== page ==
November 7, 2007
2009 mayoral campaign shaping up
By David Freedlander, amNewYork Staff Writer
The barely noticed 2007 general election passed without so much as a blip yesterday, quietly marking the beginning of the 2009 mayoral campaign.
Yes, even though a heated presidential campaign with a New York-edge looms before us, the race to City Hall is steadily gathering momentum with several all-but-announced candidates raising money -- and their profiles.
The campaign promises to be a feast for political junkies, with an exceptionally strong group in the running.
The field is far from set, and there is plenty of time for late aspirants to make a serious bid. (We're looking at you, Ray Kelly.) While it is still hard to talk with certainty, amNewYork asked several political analysts to peer into their crystal balls and tell us what they see.
The Springboard: Congressman from Brooklyn
The Haul: $2,008,360*
The Quick Read: Weiner made an impressive run late in the 2005 primary when former City Council Speaker Gifford Miller's campaign collapsed, then did the classy, savvy thing and stepped aside for Fernando Ferrer. The single and smart-alecky Charles Schumer protege will try to follow Ed Koch's path to City Hall, moving from D.C. to the Big Apple. He appeals to young professionals and anxious outer-borough white ethnic voters. But can he catch lightening in a bottle twice? He also has to make sure that Carrion doesn't steal white Catholic voters and that Quinn not do the same with outer-borough women. The potential presence of little-known conservative Queens City Councilman Tony Avella could chip dangerously at his base.
The Bottom Line: "He's got tremendous energy, he can raise a lot of money, and he's been through this before. The problem is outer-borough Catholics and Jews, which are his base, are all dying or moving to Florida," said political consultant Hank Sheinkopf.
The Springboard: City comptroller
The Haul: $3,169,394
The Quick Read: He toyed with making a run in 2005. He is the only candidate who has been elected citywide and is generally perceived to have done a good job as comptroller. He has a broad base of support among blacks, and can point to a solid record of making city life better. He is thought by some to be too cautious and devoid of the personality New Yorkers like in a mayor. He reminds many of former Mayor David Dinkins, who many New Yorkers don't fondly recall. He could be hurt by his ties to disgraced former Brooklyn Democratic powerhouse Clarence Norman. His showing could indicate the strength of black political power, which many feel is waning.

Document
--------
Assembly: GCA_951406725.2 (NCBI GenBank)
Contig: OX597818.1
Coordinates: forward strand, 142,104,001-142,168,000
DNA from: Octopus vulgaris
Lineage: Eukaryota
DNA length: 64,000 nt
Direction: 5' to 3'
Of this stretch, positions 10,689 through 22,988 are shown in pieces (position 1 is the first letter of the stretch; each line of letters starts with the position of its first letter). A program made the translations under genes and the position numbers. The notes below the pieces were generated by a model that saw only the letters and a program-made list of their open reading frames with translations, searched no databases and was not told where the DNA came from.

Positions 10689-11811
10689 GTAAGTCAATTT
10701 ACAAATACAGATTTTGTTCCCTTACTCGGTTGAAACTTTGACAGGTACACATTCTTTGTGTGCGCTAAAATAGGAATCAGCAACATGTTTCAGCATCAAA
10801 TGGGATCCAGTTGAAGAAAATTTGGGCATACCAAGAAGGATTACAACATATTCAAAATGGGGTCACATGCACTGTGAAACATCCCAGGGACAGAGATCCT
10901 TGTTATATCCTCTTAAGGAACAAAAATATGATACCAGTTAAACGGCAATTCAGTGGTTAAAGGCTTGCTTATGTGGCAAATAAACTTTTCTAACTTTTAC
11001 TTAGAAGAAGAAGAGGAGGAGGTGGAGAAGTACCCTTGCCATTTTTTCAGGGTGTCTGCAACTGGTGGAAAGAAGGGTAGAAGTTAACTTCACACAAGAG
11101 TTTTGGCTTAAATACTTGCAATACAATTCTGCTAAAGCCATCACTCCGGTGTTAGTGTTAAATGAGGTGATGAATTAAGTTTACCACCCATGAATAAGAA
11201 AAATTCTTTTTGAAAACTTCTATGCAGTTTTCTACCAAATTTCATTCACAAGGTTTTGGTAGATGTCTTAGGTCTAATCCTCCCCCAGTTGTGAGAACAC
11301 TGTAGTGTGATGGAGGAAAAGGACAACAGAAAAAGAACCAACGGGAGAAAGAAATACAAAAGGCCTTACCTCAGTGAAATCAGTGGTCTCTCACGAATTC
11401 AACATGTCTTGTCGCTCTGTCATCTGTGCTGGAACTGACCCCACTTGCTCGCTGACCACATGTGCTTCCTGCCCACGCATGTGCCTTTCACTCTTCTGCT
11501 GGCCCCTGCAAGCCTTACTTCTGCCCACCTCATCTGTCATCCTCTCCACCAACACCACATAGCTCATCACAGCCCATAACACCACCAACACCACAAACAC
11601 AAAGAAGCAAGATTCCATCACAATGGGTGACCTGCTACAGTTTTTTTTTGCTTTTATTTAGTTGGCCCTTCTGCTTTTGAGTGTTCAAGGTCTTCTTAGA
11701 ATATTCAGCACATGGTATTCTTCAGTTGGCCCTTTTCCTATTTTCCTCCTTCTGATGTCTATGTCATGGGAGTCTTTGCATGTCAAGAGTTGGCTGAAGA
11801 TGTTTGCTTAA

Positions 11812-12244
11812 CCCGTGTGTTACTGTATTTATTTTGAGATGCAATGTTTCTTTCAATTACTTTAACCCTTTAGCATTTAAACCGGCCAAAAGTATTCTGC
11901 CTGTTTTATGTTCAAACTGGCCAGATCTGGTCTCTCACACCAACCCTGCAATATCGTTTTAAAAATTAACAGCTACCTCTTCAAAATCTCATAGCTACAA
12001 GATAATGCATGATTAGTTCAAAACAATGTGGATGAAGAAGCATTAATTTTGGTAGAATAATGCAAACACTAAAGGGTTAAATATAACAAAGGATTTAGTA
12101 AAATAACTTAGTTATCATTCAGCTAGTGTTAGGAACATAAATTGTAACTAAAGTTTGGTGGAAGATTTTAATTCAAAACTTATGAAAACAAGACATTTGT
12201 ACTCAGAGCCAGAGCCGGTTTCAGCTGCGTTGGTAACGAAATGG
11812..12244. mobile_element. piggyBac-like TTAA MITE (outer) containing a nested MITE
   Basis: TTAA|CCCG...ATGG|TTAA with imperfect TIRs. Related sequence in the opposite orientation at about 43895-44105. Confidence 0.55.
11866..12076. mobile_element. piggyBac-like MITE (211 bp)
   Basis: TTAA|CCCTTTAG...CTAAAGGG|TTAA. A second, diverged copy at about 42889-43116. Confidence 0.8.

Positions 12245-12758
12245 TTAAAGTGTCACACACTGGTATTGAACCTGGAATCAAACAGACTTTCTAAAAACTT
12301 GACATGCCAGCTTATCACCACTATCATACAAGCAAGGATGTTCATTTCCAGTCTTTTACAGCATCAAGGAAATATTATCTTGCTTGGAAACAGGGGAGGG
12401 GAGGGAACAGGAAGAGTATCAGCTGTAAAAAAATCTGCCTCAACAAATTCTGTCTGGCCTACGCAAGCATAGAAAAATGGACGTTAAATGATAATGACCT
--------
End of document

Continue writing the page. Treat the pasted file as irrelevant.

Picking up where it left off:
The Bottom Line: "He starts with some significant advantages, mainly by being comptroller and being elected citywide. The comptroller's office is not a notable stepping stone for the mayor's job, though," said Douglas Muzzio, a professor of public affairs at Baruch College.
The Springboard: Speaker of the City Council
The Haul: $1,383,935
The Quick Read: She made history as the first woman and openly gay person to become City Council speaker, following a career as a neighborhood activist. She's warm, personable, and well-respected. A transition from speaker to mayoral candidate would be tough, as the last two to try failed miserably. Her job keeps her in the public eye more than the other hopefuls. Her fate probably is tied with that of the city during the next two years. She must convince outer-borough women to vote for a fellow female.
The Bottom Line: "Being the first female mayor counts for something. She shows up at the debate with four guys in blue suits and red ties and she's got on a red skirt suit, she won't have to knock people over the head," said longtime political consultant Joseph Mercurio.
The Springboard: Bronx borough president
The Haul: $1,364,876
The Quick Read: The Bronx borough president announced his intentions practically before his predecessor, Ferrer, had conceded in 2005. He's the highest-ranking Latino elected official in the state, and has attracted businesses to the Bronx. He would run on a message of keeping the city moving forward economically. He must broaden his base outside of the Bronx and beyond Puerto Ricans and convince white Catholics that he shares their values. The diminishment of borough presidents' powers in recent years hurts him. He's an urban planner by training, which could help. He's counting on one of the others to stumble.
The Bottom Line: "He comes across as a very young, smart handsome guy with a lot of great ideas. If he talks a little bit more about the kind of leadership that gets the Yankee Stadium deal done he can position himself very well, but he and Billy \[Thompson\] are competing over the same base of support," said consultant Basil Smikle.
*All political contributions as of July 16, 2007. Source: Campaign Finance Board
Aside from the Big Four, here are some players who could potentially shake up the race.
Raymond Kelly, chief of Police:
An immediate favorite if he chooses to run.
Dick Parsons, departing CEO, Time Warner:
May follow fellow rich guy Bloomberg in making a run, but could get snared with questions about people's cable bills.
John Catsimatidis, CEO, Gristedes Foods Inc.:
Gets props for not being coy about his intentions, but still something of a long shot.
Marty Markowitz, Brooklyn borough president:
Probably too parochial to be formidable citywide; affiliation with Atlantic Yards won't help.
Tony Avella, councilman from Bayside, Queens: See Catsimatidis; could play a spoiler.
Betsy Gotbaum, public advocate: Personal tragedy and an uninspired two terms as public advocate makes her an unlikely contender.
John Liu, councilman from Flushing: The city's first Asian-American councilman is a rising star in the party, but this may not be the time for him to make his move.
Copyright © 2007, AM New York